That being said, to slam all pop lyrics as trite and unpoetic would be unfair. For example, Paul Simon greens me with envy every time I hear the opening line of "Graceland":

"The Mississippi Delta was shining like a national guitar"

which he later follows up with "My traveling companions are ghosts in empty pockets."

These two lines, in a song concerning a pilgrimage to Elvis's home and a search for community and redemption, are poignant.

or what about R.E.M.'s tribute to Kurt Cobain, "Let Me In," which begins:

"All those stars slip down like butter/and promises to keep."

The double vehicle of that simile, surreal and heartbroken at the same time, is another jealous moment for me as a writer. Also, the allusion to Patti Smith should not go unmentioned, either.

So, what are some other really excellent metaphors or similes (not just brilliant imagery) from pop music (not rap...that should probably be a different post topic) and why do you feel that they are particularly poignant. How do the vehicles of these figures illuminate the tenor in some way, or establish a particular tone that works even with out being sung or with musical accompaniment?

Sunday, November 27, 2011

52 Cleveland Haiku (46)

Cleveland Thanksgiving

All the couches full
all the uncles drunk
football on the lawn

--Geoffrey A. Landis

Sunday, November 20, 2011

Sunday, November 13, 2011

52 Cleveland Haiku (44)

Goose on Parma porch
warmly dressed in brown and orange:
must be football fan.

--Geoffrey A. Landis

Sunday, November 6, 2011

52 Cleveland Haiku (43)

Fried baloney
with onions, cheese, two fried eggs:
Hinckley Tavern lunch.

--Geoffrey A. Landis

Saturday, November 5, 2011

Patricia Grodd Poetry Prize for high school sophomores and juniors

Know any high-school age poets? This from the Kenyon Review:

The Patricia Grodd Poetry Prize for Young Writers

The eighth annual Patricia Grodd Poetry Prize for Young Writers will begin accepting entries in November. The prize, which is open to high school sophomores and juniors throughout the world, is juried by David Baker, KR‘s poetry editor.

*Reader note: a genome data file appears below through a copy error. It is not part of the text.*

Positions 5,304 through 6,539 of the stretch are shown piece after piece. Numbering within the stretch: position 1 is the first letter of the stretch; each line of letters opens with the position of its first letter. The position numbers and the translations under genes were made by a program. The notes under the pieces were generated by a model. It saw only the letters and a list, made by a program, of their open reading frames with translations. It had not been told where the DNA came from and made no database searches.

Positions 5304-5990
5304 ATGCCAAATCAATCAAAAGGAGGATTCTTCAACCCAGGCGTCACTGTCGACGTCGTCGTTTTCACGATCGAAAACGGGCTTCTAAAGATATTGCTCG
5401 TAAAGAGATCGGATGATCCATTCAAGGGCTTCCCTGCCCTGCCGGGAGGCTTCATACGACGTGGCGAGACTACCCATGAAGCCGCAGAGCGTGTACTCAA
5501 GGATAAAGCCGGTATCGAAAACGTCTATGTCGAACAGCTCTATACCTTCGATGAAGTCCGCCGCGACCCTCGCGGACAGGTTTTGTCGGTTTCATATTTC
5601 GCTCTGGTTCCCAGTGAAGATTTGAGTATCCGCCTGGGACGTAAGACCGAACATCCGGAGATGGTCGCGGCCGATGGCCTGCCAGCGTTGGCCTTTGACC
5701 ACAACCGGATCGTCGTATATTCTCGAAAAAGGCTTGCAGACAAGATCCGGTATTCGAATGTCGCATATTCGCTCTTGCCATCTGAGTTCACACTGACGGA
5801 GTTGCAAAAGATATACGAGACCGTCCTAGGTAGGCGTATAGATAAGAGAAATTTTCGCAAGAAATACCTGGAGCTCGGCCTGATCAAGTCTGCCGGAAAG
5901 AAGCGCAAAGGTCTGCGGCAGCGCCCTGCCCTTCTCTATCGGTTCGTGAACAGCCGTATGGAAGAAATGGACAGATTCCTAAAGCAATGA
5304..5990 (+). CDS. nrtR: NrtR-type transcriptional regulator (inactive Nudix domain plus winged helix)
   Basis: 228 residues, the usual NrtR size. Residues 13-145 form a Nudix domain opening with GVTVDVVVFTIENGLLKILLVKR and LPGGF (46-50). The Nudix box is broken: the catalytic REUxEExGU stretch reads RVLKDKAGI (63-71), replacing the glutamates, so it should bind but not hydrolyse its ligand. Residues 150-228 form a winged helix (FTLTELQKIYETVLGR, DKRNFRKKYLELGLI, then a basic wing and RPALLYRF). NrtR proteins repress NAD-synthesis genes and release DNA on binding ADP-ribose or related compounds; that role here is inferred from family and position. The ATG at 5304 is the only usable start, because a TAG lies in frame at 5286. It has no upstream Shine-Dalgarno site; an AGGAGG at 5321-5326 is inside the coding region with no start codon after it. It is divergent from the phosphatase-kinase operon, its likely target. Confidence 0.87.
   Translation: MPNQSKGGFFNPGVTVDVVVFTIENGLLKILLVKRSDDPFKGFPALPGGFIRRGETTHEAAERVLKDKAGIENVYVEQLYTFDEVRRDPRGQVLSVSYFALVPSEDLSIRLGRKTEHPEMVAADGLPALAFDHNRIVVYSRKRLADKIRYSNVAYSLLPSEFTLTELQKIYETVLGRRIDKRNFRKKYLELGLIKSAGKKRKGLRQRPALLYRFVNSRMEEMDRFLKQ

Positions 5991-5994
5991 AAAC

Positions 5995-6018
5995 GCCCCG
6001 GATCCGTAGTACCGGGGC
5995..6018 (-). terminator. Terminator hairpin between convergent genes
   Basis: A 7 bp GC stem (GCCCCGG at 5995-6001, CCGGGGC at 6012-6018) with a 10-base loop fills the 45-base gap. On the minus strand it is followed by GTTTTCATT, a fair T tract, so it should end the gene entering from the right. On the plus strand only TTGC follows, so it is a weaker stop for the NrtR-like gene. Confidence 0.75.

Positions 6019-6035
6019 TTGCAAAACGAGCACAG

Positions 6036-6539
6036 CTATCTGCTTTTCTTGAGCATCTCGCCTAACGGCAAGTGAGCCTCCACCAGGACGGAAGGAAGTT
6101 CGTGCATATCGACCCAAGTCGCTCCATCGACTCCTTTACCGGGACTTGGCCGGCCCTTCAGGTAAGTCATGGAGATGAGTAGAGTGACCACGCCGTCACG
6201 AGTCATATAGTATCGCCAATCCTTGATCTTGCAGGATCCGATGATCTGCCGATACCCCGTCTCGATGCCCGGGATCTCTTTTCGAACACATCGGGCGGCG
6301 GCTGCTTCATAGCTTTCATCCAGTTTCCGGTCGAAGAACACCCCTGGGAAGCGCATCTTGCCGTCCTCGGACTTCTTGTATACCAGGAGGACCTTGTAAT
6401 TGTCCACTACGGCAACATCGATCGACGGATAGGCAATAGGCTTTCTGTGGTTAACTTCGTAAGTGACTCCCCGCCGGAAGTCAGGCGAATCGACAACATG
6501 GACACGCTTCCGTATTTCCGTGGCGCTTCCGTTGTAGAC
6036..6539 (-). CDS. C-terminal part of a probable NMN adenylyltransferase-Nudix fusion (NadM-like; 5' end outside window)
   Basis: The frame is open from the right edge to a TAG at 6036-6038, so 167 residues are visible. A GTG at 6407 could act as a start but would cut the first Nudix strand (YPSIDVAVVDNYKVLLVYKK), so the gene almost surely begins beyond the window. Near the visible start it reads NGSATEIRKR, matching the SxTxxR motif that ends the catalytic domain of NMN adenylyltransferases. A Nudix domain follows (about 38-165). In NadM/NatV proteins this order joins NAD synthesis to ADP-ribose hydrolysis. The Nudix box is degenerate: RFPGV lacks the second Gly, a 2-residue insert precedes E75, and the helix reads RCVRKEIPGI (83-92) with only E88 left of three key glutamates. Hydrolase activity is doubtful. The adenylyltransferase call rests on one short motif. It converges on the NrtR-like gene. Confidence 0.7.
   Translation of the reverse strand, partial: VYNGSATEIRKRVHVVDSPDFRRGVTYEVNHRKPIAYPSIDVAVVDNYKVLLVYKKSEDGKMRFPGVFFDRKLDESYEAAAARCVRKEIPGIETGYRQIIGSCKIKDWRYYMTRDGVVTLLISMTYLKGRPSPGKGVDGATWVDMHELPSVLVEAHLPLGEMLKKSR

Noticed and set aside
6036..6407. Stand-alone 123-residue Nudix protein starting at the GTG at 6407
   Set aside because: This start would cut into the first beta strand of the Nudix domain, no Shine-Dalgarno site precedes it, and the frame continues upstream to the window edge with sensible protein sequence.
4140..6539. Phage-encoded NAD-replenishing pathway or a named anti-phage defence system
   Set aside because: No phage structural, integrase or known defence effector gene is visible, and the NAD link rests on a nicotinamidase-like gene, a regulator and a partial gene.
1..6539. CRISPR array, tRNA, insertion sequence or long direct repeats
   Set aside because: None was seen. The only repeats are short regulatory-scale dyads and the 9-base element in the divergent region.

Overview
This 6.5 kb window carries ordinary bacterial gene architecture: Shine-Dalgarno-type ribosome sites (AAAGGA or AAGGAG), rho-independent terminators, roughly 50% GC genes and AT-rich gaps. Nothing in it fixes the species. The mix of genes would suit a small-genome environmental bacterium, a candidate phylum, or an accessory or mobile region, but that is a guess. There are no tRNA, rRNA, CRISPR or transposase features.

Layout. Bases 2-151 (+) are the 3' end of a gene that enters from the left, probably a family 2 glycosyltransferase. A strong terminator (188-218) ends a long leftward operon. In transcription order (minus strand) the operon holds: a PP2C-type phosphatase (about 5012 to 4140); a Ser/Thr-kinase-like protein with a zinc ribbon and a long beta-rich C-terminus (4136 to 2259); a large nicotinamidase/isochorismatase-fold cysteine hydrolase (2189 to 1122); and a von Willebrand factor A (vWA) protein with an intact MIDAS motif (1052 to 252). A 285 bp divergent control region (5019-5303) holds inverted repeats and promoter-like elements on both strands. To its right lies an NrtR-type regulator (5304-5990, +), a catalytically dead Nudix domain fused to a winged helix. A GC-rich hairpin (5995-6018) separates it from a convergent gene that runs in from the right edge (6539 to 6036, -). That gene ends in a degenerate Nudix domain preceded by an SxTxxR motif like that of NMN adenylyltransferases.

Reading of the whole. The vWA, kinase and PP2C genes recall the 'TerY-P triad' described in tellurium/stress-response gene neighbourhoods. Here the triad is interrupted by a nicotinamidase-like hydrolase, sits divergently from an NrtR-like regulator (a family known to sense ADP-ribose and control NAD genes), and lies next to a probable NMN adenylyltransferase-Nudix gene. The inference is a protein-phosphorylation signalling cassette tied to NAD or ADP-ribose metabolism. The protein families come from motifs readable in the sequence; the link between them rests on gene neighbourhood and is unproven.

Nearly 600 entries were received last year, with the winner, Natalie Landers of Tarrant, Alabama, receiving a full scholarship to KR’s popular Young Writers summer workshop. The top two runners-up received partial scholarships to attend the summer workshop, and all three poets were published in the Fall 2011 issue of The Kenyon Review.

Students are invited to submit one poem via an online submission system. Visit KR’s Web site for a link to the contest submission page at that time. The contest will close on November 30.

High school teachers are encouraged to pass along this information to sophomores and juniors.

Friday, November 4, 2011

Guess What? We're All Rich!!!

According to this article, we as poets are raking it in, at almost $4,000 above average. So, the question is, how many of you are making money--like big money--off your poetry. If you are, what secrets do you have to impart. If you're not, why do you think that is?

Wednesday, November 2, 2011

Friday Poetry Spectacular in Canton!

The First Friday poetry event in Canton is always fun, but this coming Friday it's going all out.

The Poetry Spectacular will be happening all over the Arts District at Canton First Friday's Noteworthy November, happening November 4th. Here's a line-up for the multiple poetic performances throughout the evening:
  • 5:30 PM - Diane Borsenik will be at the Canton Museum of Art (1001 Market Ave. N.)
  • 6:00 PM - Jen Pezzo will be at MOLA Gallery (336 4th St. NW)
  • 6:30 PM - Peter Hessman will be at Lynda Tuttle's Art Center (209 6th St. NW)
  • 7:00 PM - Mary Turzillo will be at Carpe Diem Coffee (215 Market Ave. N.)
  • 7:30 PM - AKeem Jamal Rollins will be at Elemental Arts (236 Walnut Ave. NE)
  • 8:00 PM - Geoffrey Landis will be at MOLA Gallery (336 4th St. NW)
  • 8:30 PM - T.M. Gottl will be at Lynda Tuttle's Art Center (209 6th St. NW)
  • 9:00 PM - Arianna Cheree will be at Carpe Diem Coffee (215 Market Ave. N.)
And it's all embedded in the monthly Canton First-Friday art's festival, which will be going on all around. Visit for a printable map and complete schedule of November's First Friday performances and events.

Check out their Facebook event page.

(No poetry slam at First Friday this month; but the First Friday Poetry Slam will resume in December with featured poet Zach Ashley.) And, this is all made possible thanks to Arts in Stark!

Monday, October 31, 2011

FREE FARM & MOONSHINE at Mac's Backs Boks
Start: 11/19/2011 7:00 pm
Larry Smith, author of The Free Farm and Marilyn Schraff. author of Moonshine: Illicit Spirits in the Appalachian Hills of Rural Southern Ohio will be at Mac's for a reading and booksigning. The Free Farm is a coming of age and love story novel about a working class kid who goes to college in southern Ohio during the era of the counterculture. "Written in a strong, sensitive but never sentimentalizing voice, Smith has penned a kind of spiritual being-of-age novel, while still providing a clear-eyed look at a turbulent, fascinating era of the American experience." C.D. White
Moonshine is a social history of moonshining and stills in Appalachia. Marilyn Schraff's family had stills and she interviewed over 75 people for this lively account of the importance of liquor-making to the culture of southern Ohio.